Ann Arbor school leaders discuss fund equity 'magic number' to balance budget
How much of its approximately $18 million fund equity should Ann Arbor Public Schools use to balance its budget for Fiscal Year 2013?
That was the question school board members debated Wednesday, after rehashing the reductions needed to balance its $185.5 million budget and learning revenues were down again for this year’s third quarter, tacking on another $300,000 to the district’s $17.8 million deficit.
Allen estimated the fourth quarter could result in another $200,000 in lost revenue, bringing the district’s total budget deficit to $18.3 million. However, he specified this was a conservative estimate and may be high.
Allen said AAPS enacted a spending freeze at the end of the second quarter and pulled money from its savings account to cover the loss, when the financial report showed the district’s revenue projections were off by $1.8 million.
Board Secretary Andy Thomas said in 2009-10, “That was the year that everything hit the fan.” AAPS decided to implement mid-year cuts to make up for the lost revenue.
“After that, we made the appropriate decision we were not going to make any more massive changes to teachers or programs in the middle of the year. And we made the decision to use fund equity for revenue shortfalls,” Thomas said, adding in 2010-11, however, the district was able to use cuts in spending to cover its loss.
Allen said that is still a possibility for the current fiscal year. But if the district cannot recoup the estimated $2.3 million by July 1, the deficit will carry over into the new fiscal year.
There were no additional cuts proposed in the administration’s recommended budget Wednesday. It mirrored the $4.8 million in cuts that school board members said they would be likely to support during their May 16 Committee of the Whole meeting.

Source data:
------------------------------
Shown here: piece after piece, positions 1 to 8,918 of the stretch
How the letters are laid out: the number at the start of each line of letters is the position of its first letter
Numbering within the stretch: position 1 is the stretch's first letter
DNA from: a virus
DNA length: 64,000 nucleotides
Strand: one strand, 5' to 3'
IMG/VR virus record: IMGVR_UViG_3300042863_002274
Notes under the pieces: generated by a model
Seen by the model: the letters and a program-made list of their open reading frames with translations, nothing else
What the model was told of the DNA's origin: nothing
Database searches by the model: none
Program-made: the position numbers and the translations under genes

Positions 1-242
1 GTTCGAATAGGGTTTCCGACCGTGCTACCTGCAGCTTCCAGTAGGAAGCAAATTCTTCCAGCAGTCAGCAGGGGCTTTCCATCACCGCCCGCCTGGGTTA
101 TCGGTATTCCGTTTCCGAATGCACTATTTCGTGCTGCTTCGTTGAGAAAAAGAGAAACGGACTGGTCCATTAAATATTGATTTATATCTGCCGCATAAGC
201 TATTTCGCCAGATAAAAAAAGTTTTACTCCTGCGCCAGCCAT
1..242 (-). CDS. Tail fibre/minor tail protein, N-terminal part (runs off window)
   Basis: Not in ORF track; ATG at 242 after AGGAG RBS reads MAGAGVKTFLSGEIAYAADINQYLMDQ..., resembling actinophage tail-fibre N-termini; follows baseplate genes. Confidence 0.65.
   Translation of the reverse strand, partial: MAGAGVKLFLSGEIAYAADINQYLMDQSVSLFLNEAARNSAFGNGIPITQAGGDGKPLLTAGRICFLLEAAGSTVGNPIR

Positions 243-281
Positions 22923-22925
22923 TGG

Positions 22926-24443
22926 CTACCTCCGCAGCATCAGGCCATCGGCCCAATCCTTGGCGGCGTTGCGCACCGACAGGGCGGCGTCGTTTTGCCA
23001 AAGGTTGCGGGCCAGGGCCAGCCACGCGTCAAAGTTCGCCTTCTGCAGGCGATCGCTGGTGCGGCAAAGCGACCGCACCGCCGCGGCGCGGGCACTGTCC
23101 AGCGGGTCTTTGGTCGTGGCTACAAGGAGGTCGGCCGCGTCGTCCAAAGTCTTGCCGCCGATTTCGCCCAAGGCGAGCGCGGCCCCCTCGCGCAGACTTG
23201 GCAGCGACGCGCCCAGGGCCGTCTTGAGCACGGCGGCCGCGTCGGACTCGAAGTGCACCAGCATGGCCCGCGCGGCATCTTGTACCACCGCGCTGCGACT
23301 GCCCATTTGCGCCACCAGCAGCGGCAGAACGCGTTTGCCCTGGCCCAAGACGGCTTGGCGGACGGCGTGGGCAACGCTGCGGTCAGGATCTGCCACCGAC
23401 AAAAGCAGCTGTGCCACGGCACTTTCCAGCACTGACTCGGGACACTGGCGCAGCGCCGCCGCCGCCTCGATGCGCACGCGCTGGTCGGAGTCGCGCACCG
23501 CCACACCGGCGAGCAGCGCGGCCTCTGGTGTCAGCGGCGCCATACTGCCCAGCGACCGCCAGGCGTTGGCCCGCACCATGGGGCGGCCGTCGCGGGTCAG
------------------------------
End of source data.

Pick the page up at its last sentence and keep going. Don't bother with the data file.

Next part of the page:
It also included using $7.05 million from the district’s fund balance and accounted for $6 million in revenue from Schools of Choice, Medicaid reimbursements and Gov. Rick Snyder’s Best Practices and proposed funds to offset teacher retirement costs.
The recommendation kept the closing of Roberto Clemente Student Development Center off the table as well as cuts to Ann Arbor Open’s busing. It was determined AAO’s routes could be reconfigured using a central hub for the same amount of savings ($98,800).
There were other possible pieces of good news for items still on the chopping block, both Allen and Thomas reported.
The board was amenable to eliminating the 4 p.m. bus routes for after-school programs at the middle schools. However, Thomas said the Ann Arbor Public Schools Educational Foundation might be willing to contribute to the busing or contribute to another area that could potentially help the district provide the service, but still reach the projected savings ($84,284).
Thomas also reported the Ann Arbor PTO Thrift Shop has offered to make a contribution and the University Bank, through its Kids B’Cause Fund, sent a check to the community foundation to provide scholarships for low-income students who wish to attend the district’s summer music camp at Interlochen. The board has voiced it would be OK with cutting the district’s $60,000 share toward funding that trip.